Yes, I think it is possible to appreciate and enjoy your accomplishments and still desire something more with disregarding what you have already achieved. I believe that desire is what pulls us along in life whether it is desire for a specific thing in our art life or our personnal life. Without some desire things would get pretty stale. It's about appreciation for where we are and a vision for the future..

Peggradyart said...

Can I be happy with where I'm at while still having a goal? Yes. It's the journey that matters. It's the journey that's satisfying. As soon as I've reached a goal, another takes its place and the journey continues. Perhaps I've lived long enough to appreciate the life I have while still enjoying the striving to go further.

Robin said...

Recently I started reading and learning about Zen Buddhism (probably because I have lived most of my life forgetting to appreciate all the good, positive things I have right now) and I now try to be more in the moment (key word here is "try"). Doing this allows me to appreciate what I have and focus on the positive, rather than dwelling on what I don't have. And I try so hard not to be attached to negative thoughts (rejections). It has been my ongoing challenge to truly live this way. We get piggy-like when we always want what we don't have... we do have the gift of creativity and art and that is never going to change. This attitude may not be good for business pursuits but there is a way to find a balance. Some things are out of our hands.

Anonymous said...

Every artist I know who has had their successes has either applied for it, asked for it or knew someone affiliated with it. In other words they did the work necessary to achieve the success.

If I become envious that I have not achieved a similar success, I just have to look at myself and realize that I haven't done the work necessary to achieve that goal. And I either do not want it badly enough or I need to do the work. (and again and again sometimes)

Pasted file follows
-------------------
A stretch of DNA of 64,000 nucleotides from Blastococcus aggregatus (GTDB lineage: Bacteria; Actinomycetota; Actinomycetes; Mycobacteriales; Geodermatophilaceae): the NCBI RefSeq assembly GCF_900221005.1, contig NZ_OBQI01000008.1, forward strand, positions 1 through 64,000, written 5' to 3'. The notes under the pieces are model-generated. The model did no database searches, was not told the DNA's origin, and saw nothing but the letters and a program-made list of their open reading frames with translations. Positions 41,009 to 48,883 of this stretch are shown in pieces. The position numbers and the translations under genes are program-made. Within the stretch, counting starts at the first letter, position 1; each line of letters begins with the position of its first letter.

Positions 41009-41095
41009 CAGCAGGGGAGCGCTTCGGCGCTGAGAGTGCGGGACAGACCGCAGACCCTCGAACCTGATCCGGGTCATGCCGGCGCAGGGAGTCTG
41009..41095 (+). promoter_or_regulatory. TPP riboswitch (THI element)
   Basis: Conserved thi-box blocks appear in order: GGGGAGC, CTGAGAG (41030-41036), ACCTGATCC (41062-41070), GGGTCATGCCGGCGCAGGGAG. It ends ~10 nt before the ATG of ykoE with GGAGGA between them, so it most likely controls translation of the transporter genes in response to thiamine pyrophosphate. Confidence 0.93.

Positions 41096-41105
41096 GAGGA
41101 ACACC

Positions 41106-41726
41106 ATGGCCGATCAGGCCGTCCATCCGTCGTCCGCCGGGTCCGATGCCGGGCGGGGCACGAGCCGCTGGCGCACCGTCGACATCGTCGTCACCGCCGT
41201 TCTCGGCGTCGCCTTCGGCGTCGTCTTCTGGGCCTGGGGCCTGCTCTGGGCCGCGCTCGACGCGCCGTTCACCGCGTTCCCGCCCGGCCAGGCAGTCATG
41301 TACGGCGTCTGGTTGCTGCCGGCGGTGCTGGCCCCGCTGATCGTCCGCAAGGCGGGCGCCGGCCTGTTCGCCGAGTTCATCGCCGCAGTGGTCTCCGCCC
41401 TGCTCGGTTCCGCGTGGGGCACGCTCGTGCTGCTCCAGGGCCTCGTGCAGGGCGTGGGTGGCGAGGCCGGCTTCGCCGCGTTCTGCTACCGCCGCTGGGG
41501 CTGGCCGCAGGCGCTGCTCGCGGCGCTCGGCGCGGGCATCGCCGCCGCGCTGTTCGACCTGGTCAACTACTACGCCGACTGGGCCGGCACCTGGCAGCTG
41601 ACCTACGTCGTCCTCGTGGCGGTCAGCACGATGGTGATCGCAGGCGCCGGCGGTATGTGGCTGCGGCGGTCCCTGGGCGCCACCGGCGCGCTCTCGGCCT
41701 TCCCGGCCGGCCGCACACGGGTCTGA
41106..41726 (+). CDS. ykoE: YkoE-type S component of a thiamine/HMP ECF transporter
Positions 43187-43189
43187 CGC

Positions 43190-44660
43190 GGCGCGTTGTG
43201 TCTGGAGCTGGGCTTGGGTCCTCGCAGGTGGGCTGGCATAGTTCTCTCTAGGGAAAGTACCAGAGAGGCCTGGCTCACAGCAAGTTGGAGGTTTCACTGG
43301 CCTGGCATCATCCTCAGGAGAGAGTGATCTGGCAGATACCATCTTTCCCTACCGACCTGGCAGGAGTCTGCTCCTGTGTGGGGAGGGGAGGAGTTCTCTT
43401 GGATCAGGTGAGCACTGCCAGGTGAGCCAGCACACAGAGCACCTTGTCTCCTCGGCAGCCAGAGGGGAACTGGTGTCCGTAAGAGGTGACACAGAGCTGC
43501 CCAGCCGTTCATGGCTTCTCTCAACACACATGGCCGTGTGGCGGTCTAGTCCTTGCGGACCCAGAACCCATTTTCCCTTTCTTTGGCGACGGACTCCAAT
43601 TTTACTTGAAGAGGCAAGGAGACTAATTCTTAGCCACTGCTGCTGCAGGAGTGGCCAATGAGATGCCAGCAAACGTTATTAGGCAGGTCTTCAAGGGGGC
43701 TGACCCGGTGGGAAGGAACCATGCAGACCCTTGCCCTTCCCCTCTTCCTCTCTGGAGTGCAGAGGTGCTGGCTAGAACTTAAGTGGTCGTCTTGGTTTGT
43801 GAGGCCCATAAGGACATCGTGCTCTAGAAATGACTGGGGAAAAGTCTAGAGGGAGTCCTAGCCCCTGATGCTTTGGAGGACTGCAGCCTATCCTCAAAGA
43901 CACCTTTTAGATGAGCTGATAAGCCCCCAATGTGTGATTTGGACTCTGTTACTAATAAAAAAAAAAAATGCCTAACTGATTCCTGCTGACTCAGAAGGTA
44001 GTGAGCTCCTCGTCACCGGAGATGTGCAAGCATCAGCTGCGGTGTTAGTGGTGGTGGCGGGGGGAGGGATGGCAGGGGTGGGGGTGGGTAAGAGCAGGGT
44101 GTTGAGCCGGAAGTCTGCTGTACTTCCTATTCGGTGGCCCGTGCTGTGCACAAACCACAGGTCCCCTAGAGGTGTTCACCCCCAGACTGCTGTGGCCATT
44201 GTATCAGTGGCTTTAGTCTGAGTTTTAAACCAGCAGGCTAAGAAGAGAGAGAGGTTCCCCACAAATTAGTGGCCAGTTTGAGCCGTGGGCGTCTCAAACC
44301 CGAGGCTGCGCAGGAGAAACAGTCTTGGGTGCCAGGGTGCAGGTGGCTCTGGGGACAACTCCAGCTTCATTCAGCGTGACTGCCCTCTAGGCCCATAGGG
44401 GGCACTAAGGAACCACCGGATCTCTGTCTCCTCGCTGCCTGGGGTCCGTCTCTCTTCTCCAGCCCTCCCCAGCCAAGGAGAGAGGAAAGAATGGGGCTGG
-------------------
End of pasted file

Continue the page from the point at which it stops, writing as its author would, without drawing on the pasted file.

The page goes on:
Until you reach a certain level of achievement, nothing gets handed to you. So, you have to do the work to make the achievement. Goals are just milestones on the journey. They act as motivators.

LG said...

I keep a word file called "Achievements 2010" and have done this for every year I have pursued my art career full-time. Anytime I get a little down about things, I open this up and read it. I include everything, blog features, show entries, project completions, etc. It reminds me that I have done quite a bit but have more to go. I used to practically dance around after receiving good news (got into a show, publication, etc.) but now I am pleased, usually a little "whohoo!" and then back to work. They are just another step in the ladder. After getting up the ladder a few steps, you can look up and down. I keep in mind to look up more then I look down.

Good post topic!

Wendy Wolfe Rodrigue said...

My husband is an artist and he says that the best thing that ever happened to him was his first review.

It was 1971, and he opened the Sunday newspaper with great anticipation, only to find the headlines, "Artist Paints Dreary, Monotonous Oaks" (and it got worse from there). He was devastated until he received his check a few weeks later from the sold out show. I guess people wanted to know what it was that so put off the critic and, to their surprise (and this young artist's), they liked the work in spite of her.

Since that time, he's sought to please only himself in his art and, although those goals do continuously climb, I can honestly say that he's relished and enjoyed personally each step along the way --- no matter what the outside reaction.

Bernard Klevickas said...

It is possible to retain a level of pride for past achievements and continue to push further. It is a natural element of life; a form of evolution. Like weeds and flowers artists can take root in some of the harshest soil or patch of dirt in sidewalk cracks and still grow and flower. And sometimes the flowers in the harshest places look more beautiful than those given miracle weed and tended to with gloved hands in gated gardens.

Ann L. E. Bach said...

Great post, Joanne, especially as we approach Thanksgiving. A benefit of maturity, I think, is knowing that feeling/expressing gratitude and being ambitious are not mutually exclusive....!

Anonymous said...

You can't want extraordinary success, the only thing must want is to make extraordinary work that warrants it.

Joanne Mattera said...

Anonymous, let me guess: You went to art school in the Sixties.

David A. Clark said...